Fri, December 03, 2021

business

Experts call for removing outdated laws to boost national competence


Thailand must tackle red tape and get rid of outdated laws that obstruct free competition and increase the cost of doing business, two researchers from the Thailand Development Research Institute (TDRI) said.

In their talk on “Laws as Computer Code”, research fellows Saliltorn Thongmeensuk and Kiratipong Naewmalee argued that laws and regulations are comparable to machine code instruction executed by computers. "If the code is written correctly, the computer can function properly. However, if programers write the code poorly, the computer will not function well or will not function at all."

"To increase our country’s competency, Thailand urgently needs to dispose of these excessively burdensome laws and regulations," they said.

Just as in the case of a computer code, if the law is designed properly and proportionately implemented, citizens can have a better a quality of life.

On the other hand, bad laws can create unnecessary burden and negatively restrict the rights and freedoms of people, they said.

According to a TDRI study, there are approximately 1,000 laws and regulations that require businesses to acquire licences to operate in Thailand, which costs the private sector more than Bt200 billion a year, regardless of additional processing fees. If the government axes these overlapping laws and regulations, the private sector can save costs of up to Bt130 billion a year, or about 0.8 per cent of GDP in 2018.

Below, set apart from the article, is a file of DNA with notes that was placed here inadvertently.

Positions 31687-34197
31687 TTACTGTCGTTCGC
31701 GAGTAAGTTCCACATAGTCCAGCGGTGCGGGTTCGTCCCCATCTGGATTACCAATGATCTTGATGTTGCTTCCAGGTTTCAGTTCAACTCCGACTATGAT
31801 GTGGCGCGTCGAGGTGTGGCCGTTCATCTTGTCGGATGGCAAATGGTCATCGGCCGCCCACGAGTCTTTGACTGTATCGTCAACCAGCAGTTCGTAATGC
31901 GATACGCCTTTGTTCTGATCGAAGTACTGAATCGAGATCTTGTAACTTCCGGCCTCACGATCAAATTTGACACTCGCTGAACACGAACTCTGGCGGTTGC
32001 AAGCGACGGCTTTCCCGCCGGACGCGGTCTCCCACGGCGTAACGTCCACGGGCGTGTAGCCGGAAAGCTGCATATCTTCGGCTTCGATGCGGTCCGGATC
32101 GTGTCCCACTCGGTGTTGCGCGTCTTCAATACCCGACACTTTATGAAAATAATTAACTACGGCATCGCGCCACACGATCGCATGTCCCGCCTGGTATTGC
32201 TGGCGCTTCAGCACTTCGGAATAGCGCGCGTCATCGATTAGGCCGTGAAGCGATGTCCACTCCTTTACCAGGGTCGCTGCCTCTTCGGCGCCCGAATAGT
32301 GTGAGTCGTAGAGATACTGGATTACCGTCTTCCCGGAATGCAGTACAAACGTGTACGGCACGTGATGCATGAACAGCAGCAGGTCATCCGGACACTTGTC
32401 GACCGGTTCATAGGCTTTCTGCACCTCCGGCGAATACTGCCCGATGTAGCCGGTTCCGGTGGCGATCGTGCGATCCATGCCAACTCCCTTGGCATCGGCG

“Revamping laws and red tape can effectively assist the private sector’s competitiveness and boost the economy without state financial interventions,” said Kiratipong. “This measure is especially urgent while the economy is hit hard by the Covid-19 pandemic.”

Instead of trimming laws and red tape, the government has passed about 70,000 new laws each year. Meanwhile, the country has more than 1,700 types of business licences which require over 10,500 bureaucratic procedures.

Also, the government has set up 345 committees to monitor a variety of laws which more often than not aggravate the red-tape maze rather than provide legal solutions, the duo said.

Some regulatory provisions are vague and up to interpretation, causing confusion and weakening legal enforcement. In addition, some of them are out of touch with changes in society and technology. Some maintain business monopoly which hurts small-scale merchants and is also against our constitutional mandates, the TDRI researchers said.

One case in point is the 2008 Alcoholic Beverage Control Act. It prohibits both direct and indirect promotion of alcohol consumption. As a result, if a logo of an alcoholic beverage appears on a personal post on social media or a restaurant menu, it may be interpreted as marketing of an alcoholic beverage and therefore illegal. Furthermore, there is a maximum fine of Bt500,000 for this offence while there is only a Bt200,000 maximum fine for drunk driving resulting in death.